The role of corporations in influencing politics in Orange County is a recurring topic in the headlines. From FBI wiretaps at the Anaheim Chamber of Commerce to elected officials in Santa Ana comparing their police union to an organized crime syndicate, it is clear that corporate interests have a significant impact on the political landscape of the county. Gonzales, chairman of a committee, never scheduled a hearing on the bill because he said the Orange County delegation opposed it. In Irvine, most of the spending came from the Lincoln Club, a conservative donor group based in Orange County.
In an unprecedented move, the Legislature created the Reedy Creek Improvement District from Orange and Osceola counties and exempted it from state land use and other laws to attract Walt Disney to invest in Florida. Ely Flores, executive director of the Orange County Community Organization for Responsible Development (OCCORD), believes that if candidates refuse to accept money with special interests, they need to have a strong organizing campaign on the ground to win the elections. Before the legislative session began, the Orange County delegation unanimously voted in favor of the bill. John Moorlach's fiscal rectitude is well-known; he was one of four senators who voted against a 3% salary increase for guards last year.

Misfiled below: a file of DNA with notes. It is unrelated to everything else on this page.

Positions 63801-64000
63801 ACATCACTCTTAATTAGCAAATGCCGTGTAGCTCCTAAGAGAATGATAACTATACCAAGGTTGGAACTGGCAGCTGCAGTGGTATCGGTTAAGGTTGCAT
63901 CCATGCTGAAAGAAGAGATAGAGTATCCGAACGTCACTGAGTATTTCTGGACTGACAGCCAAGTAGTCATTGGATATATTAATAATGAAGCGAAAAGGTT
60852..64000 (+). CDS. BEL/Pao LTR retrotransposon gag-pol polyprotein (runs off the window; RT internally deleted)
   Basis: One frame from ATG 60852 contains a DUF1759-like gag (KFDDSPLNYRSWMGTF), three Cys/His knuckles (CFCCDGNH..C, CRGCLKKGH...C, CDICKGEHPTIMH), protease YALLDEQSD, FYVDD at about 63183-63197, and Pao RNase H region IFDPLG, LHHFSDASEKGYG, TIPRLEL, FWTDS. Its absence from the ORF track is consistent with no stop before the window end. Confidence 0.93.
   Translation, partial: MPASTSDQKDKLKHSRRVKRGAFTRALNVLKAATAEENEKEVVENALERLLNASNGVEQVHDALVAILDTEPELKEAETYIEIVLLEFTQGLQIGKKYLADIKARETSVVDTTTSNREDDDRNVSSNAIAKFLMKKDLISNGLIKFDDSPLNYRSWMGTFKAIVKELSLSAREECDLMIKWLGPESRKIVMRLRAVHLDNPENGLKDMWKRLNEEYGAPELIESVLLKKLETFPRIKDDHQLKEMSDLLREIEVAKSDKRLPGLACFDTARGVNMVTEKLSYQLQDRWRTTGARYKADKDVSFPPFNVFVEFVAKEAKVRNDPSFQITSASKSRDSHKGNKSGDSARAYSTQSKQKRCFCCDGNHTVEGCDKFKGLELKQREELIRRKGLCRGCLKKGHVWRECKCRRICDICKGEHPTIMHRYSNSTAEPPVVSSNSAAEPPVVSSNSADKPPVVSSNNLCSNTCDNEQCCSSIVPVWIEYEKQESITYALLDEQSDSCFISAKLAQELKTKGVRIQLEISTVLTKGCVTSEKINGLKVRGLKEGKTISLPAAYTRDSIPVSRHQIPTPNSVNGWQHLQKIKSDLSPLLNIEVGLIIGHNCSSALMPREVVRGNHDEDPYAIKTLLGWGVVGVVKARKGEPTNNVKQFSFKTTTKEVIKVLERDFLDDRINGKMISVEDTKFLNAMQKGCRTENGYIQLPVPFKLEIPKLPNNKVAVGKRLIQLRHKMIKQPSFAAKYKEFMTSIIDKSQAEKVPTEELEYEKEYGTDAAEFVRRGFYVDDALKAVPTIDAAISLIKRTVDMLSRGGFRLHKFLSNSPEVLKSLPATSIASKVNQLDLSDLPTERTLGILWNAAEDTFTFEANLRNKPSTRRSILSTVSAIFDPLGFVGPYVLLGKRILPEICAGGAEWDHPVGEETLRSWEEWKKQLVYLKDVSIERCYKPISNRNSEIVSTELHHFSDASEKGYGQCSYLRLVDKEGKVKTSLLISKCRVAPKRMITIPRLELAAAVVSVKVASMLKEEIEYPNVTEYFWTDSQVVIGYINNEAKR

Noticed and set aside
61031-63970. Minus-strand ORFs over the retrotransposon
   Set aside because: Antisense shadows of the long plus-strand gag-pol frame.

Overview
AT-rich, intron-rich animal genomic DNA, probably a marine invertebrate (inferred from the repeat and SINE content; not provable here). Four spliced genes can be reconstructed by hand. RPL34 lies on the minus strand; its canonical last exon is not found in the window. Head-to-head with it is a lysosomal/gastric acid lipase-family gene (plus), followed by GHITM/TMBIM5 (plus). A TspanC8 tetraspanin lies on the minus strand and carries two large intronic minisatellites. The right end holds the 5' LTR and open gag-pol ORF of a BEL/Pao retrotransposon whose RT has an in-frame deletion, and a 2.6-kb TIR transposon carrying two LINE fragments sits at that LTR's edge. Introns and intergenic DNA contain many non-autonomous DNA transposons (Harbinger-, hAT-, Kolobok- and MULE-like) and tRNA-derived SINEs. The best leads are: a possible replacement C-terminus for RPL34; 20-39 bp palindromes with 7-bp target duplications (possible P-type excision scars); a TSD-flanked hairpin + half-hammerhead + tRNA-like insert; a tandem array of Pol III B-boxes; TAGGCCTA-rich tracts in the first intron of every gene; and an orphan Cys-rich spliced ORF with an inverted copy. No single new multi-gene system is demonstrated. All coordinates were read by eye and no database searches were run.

It is not surprising that guards would prefer the Orange County senator to retire in November. We fully embrace the values of disclosure and transparency in corporate political spending, as reflected in the company's high score on the Center for Political Accountability-Zicklin's Zicklin Index, which measures political outreach and accountability. In its quasi-judicial function, the Board of Supervisors can resolve lawsuits filed against the county and can review and audit the accounts of all county officials with regard to the administration and disbursement of funds.